As many of you know, I do not usually write about professional sports.
I like a good football game as much as anybody. I have a little more difficulty getting attached to any particular pro football team, because of a disconnect between where the team is based and where the players are from. They seem a little like mercenaries to me. Now give me an LSU game, and that to me is more interesting.
But this whole issue with NFL claiming to own the phrase “Who dat?” is another matter. Obviously I believe in intellectual property rights – I’m a writer. We need IPR to make our money. I’m a big fan of the copyright office, because it means if a publisher screws me on a major work, I can sue.
But I think we should all use this is a time to step back and take a look at our society when the NFL claims to own a fan phrase that is almost the city slogan.
This may not mean much in practical terms for most of us on the street. I mean, I can yell “Who dat?” all night long (and likely will on Feb. 6), and the NOPD ain’t going to lock me up.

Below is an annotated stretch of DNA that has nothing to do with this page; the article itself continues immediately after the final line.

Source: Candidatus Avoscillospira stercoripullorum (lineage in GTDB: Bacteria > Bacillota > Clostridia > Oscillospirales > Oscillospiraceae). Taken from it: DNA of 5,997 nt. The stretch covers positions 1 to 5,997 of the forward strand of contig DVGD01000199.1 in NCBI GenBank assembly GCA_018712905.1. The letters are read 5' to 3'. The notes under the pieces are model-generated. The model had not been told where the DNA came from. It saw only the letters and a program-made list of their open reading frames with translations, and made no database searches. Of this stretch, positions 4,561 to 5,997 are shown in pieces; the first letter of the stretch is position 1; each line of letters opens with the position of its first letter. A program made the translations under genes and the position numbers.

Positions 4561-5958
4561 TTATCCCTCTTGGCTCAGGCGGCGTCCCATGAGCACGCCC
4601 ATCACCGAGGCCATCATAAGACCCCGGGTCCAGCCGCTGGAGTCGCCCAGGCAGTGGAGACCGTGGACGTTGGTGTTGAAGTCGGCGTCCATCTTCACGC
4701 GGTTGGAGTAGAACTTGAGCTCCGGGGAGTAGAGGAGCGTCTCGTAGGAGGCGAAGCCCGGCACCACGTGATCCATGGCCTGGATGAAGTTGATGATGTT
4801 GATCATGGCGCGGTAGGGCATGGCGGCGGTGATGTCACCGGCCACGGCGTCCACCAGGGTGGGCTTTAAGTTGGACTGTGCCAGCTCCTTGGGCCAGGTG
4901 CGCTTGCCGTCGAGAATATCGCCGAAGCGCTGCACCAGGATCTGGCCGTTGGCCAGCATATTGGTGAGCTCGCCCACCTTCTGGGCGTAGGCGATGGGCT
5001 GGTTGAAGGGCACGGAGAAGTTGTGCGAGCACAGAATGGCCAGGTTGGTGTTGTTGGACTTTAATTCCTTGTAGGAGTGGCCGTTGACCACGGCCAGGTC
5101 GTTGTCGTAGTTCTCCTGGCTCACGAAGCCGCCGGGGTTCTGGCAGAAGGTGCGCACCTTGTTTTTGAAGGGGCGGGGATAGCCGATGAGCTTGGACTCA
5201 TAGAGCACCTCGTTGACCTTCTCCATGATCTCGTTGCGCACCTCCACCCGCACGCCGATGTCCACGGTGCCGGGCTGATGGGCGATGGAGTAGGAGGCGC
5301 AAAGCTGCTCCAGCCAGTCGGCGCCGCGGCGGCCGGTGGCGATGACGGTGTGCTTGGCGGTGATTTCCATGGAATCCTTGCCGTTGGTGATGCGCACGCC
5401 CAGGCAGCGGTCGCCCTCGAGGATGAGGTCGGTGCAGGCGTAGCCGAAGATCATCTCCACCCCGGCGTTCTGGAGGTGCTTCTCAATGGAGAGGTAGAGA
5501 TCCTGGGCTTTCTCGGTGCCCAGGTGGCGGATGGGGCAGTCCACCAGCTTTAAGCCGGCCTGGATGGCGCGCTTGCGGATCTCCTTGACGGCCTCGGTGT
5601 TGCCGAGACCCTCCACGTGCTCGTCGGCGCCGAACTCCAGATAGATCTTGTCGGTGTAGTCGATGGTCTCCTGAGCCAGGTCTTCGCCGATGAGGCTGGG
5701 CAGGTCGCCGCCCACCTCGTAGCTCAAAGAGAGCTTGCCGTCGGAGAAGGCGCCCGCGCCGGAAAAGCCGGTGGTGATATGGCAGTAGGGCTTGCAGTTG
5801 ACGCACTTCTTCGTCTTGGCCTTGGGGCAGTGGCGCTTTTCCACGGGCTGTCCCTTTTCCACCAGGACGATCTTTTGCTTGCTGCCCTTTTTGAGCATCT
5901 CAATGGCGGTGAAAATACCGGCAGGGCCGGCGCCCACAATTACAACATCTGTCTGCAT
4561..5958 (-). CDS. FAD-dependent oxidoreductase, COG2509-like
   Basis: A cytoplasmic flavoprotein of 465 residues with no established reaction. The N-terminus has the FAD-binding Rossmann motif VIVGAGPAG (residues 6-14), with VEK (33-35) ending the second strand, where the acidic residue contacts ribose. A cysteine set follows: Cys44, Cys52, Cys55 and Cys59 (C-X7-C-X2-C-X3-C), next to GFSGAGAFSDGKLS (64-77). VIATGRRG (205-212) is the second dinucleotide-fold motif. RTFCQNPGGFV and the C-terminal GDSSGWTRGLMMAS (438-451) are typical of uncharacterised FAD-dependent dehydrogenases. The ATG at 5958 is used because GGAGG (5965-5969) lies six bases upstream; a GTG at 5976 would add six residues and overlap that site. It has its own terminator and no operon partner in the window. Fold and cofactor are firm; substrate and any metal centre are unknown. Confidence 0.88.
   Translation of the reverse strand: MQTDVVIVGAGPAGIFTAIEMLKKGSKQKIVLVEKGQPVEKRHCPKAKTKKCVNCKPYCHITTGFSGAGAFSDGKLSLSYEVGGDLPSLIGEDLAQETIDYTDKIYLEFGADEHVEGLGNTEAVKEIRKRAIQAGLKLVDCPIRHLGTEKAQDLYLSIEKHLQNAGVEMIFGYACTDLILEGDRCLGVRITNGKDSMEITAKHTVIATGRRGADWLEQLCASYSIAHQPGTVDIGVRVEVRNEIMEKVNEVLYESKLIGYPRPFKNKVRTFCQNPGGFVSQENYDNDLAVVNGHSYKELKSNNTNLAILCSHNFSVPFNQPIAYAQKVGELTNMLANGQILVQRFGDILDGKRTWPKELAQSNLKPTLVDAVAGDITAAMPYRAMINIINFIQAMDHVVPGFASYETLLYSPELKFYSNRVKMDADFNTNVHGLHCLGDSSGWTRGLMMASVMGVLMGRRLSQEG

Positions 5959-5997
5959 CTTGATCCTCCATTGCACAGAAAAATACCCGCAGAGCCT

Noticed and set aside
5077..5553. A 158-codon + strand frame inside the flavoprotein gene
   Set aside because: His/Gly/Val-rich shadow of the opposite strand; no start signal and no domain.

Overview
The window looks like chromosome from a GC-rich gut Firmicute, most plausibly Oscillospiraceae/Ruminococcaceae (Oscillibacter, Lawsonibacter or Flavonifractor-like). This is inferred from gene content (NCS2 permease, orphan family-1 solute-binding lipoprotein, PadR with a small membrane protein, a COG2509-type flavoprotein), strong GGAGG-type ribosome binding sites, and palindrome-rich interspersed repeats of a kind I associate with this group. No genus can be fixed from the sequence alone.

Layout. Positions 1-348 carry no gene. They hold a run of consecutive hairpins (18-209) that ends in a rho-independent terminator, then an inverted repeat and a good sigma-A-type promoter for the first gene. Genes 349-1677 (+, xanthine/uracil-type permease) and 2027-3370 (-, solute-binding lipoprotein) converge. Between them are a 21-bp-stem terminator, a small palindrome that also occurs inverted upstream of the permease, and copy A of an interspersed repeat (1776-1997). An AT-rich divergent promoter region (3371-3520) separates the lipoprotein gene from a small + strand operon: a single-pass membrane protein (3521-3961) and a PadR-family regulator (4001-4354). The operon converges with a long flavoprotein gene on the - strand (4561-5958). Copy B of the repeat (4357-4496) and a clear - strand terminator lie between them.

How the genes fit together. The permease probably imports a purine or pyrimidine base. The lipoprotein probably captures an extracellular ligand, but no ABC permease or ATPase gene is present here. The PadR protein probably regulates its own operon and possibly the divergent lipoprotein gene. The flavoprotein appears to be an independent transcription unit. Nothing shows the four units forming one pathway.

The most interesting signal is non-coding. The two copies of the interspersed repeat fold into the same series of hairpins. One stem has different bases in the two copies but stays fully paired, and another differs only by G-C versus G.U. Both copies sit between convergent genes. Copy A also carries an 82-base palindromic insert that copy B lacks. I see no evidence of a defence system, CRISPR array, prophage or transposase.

Obviously it means something for t-shirt makers and maybe even radio professionals. But just a god-damned minute here? Who the hell do the swine behind the NFL think they are? Are they not making enough money off of our obsession here?
No, clearly not. Not enough for them, anyway.
I look at this instance in light of the recent Supreme Court decision to allow unlimited campaign finance contributions by corporations. No, they are not happy with what they have. They want more. And that means they want it from you and me, because we, as working people, are what makes profit possible.
The details may be very complicated, but that is the bottom line. The people running the corporations, whether it is Exxon-Mobil, Wal-Mart, or the NFL, want more.
Well, f*** them. WHO DAT?